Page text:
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What are the advantages and disadvantages of supporting a classical guitar? I know of three methods, each of which has some variation:

  1. A footrest
  2. A stand or cushion that rests on the left leg and supports the guitar
  3. A strap

I recently bought a footrest, since I'm trying to add classical guitar techniques to my repertoire, but I found that it causes back pain by forcing my spine into an awkward position. I'm intrigued by some of the stands available, but they cost more money than I want to shell out without knowing if they're actually a good investment.

My preferred option is to use a strap connected at the top to the neck where it joins the body (I have a conventional strap, not one that connects to the sound hole). I've found that I can quite easily hold the guitar in a classical, neck-high position with a strap. Yet I haven't seen any good classical guitarists use a strap.

What are the pros and cons of choosing one method over another? And are there any other viable options I haven't considered?

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Are you sure you use the footrest correctly? The position is not great for everyone, but it's not inherently awkward to the spine. –  leftaroundabout Apr 14 '12 at 20:33
    
@leftaroundabout: I'm not sure how it can be used incorrectly. The point is to elevate my left foot high enough that my leg can support the guitar in a suitable, neck-high fashion. The footrest's position on the floor relative to my body has a small effect but not much. –  Scott Severance Apr 16 '12 at 0:33

3 Answers 3

up vote 2 down vote accepted

You should look into braces that attach to the lower side of the guitar to prop it up on your thigh when you are sitting with both feet flat on the floor. Here is a list of many models of guitar supports by several manufacturers, at StringsByMail.com. All of these models do not permanently attach to the guitar, although some have special instructions to avoid marring the finish on the guitar depending on whether it is finished in French polish, nitrocellulose, or polyethylene or polyurethane finishes. I think this kind of support is a good option because many of the various models are not too expensive, and are easy to try out since no modifications needs to be made to the guitar itself.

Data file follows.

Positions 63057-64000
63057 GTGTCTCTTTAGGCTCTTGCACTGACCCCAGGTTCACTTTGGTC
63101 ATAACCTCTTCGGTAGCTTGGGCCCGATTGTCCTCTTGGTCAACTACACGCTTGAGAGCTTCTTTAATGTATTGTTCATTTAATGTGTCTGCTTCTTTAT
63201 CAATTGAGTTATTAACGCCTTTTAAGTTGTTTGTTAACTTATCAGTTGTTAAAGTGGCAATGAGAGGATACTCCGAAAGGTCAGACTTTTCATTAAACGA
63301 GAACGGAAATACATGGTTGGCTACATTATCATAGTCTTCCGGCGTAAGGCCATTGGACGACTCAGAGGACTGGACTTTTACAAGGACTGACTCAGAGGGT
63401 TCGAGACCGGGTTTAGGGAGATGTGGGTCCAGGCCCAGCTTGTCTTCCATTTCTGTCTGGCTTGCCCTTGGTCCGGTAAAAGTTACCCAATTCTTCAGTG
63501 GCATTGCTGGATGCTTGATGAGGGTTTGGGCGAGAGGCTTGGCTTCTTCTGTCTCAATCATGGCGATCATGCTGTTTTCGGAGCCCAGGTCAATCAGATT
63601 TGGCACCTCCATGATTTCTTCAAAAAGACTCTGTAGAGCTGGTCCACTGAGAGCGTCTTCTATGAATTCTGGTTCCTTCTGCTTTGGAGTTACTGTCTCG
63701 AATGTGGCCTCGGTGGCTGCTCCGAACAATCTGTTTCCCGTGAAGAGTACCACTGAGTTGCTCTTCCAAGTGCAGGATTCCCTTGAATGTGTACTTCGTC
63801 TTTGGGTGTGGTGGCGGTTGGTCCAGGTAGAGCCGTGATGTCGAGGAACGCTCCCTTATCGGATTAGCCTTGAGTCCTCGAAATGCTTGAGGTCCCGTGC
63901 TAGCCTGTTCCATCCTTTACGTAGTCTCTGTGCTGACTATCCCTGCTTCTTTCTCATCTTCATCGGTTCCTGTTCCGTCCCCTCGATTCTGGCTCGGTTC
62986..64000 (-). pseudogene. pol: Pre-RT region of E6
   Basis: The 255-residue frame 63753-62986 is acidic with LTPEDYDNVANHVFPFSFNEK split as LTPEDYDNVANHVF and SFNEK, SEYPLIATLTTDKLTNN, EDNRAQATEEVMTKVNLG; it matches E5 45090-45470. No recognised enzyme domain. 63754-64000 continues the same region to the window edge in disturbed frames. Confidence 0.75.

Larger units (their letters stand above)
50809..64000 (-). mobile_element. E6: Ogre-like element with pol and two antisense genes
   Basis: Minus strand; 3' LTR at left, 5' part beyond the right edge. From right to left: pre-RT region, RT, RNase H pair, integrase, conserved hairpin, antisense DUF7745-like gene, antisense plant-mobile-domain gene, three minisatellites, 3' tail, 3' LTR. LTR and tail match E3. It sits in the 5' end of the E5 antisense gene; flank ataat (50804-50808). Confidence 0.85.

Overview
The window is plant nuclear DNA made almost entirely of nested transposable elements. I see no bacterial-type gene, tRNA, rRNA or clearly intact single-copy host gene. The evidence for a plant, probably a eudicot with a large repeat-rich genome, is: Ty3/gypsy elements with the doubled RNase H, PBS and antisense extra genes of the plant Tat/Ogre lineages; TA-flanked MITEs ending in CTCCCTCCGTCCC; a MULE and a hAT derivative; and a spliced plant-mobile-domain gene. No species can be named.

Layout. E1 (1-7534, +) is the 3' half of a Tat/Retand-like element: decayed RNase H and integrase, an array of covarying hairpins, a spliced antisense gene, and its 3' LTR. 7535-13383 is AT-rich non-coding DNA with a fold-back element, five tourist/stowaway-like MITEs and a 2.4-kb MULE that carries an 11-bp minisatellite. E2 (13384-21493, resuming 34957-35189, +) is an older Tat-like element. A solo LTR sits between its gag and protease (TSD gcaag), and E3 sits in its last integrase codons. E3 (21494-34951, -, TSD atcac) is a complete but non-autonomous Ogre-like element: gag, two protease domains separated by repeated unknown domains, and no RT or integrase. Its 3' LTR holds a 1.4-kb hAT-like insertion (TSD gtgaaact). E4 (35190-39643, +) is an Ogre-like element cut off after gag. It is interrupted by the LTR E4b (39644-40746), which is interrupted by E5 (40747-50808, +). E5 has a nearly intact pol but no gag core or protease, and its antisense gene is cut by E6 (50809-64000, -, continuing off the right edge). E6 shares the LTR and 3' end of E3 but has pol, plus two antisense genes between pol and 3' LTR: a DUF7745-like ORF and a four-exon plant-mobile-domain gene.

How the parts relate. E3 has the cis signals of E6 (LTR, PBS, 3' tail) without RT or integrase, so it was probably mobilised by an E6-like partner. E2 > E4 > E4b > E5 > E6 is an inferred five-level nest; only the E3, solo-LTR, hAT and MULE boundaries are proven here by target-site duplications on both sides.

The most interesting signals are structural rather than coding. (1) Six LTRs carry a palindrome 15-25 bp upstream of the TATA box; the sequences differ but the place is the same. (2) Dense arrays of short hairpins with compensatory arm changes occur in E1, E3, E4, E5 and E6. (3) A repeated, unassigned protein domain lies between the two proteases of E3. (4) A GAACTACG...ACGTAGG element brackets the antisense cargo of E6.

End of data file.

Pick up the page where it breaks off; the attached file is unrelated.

My best advice is to find a chair whose height is just right for making your lap surface parallel to the floor. No higher and no lower. This is a neutral position with the least amount of stress on your body. Read about the Alexander Technique (I'll leave it for you to look up the reference) regarding proper posture for musicians and singers.

Classical guitar luthier Kenny Hill, responsible for implementing a lot of innovative ideas, has a new classical guitar, the Stand Up Model, whose body dimensions and back angle are designed for playing standing with a strap.

Click on this link to read his blog post essay about why he thinks playing classical guitar standing, with a strap, has many advantages over the traditional seated position. Quite an unconventional idea for traditional classical guitar.

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For me I tend to use my leg without anything else, some people even cross their legs and thus give a higher stand for the guitar.

I really like the footrest, and it's good if you play sitting down, many footrests allow you to change the height. I can't see any disadvantage with that one.

The cushion is all right, but as I said above, crossing your legs could do the same thing (in my case I can't really keep my legs crossed for long periods of time, so this could be a nice alternative).

The strap I would only use if the guitar was prepared for it, I mean, placing it at the neck might be OK, but at the sound hole I suppose it may damage the guitar. This method also only seems adequate for playing standing up, not sitting down.

When I play standing, I place my left foot on a stool like if it was a stand, that's very practical, since it elevates my left leg and I stand the guitar there. Sometimes I use the right leg, it gives me a non-natural position, but in some cases I really like the playing position.

Concluding, my favourite is the footrest, as it is (for me) the most practical and customizable of all the methods.

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I've using a support since a few years, and I love it, I'm totally adict now. Confortable, healthy and inexpensive. I'm an amateur player (as you can see) but I know of more profesional guitarists that use it and recommend this kind of support.

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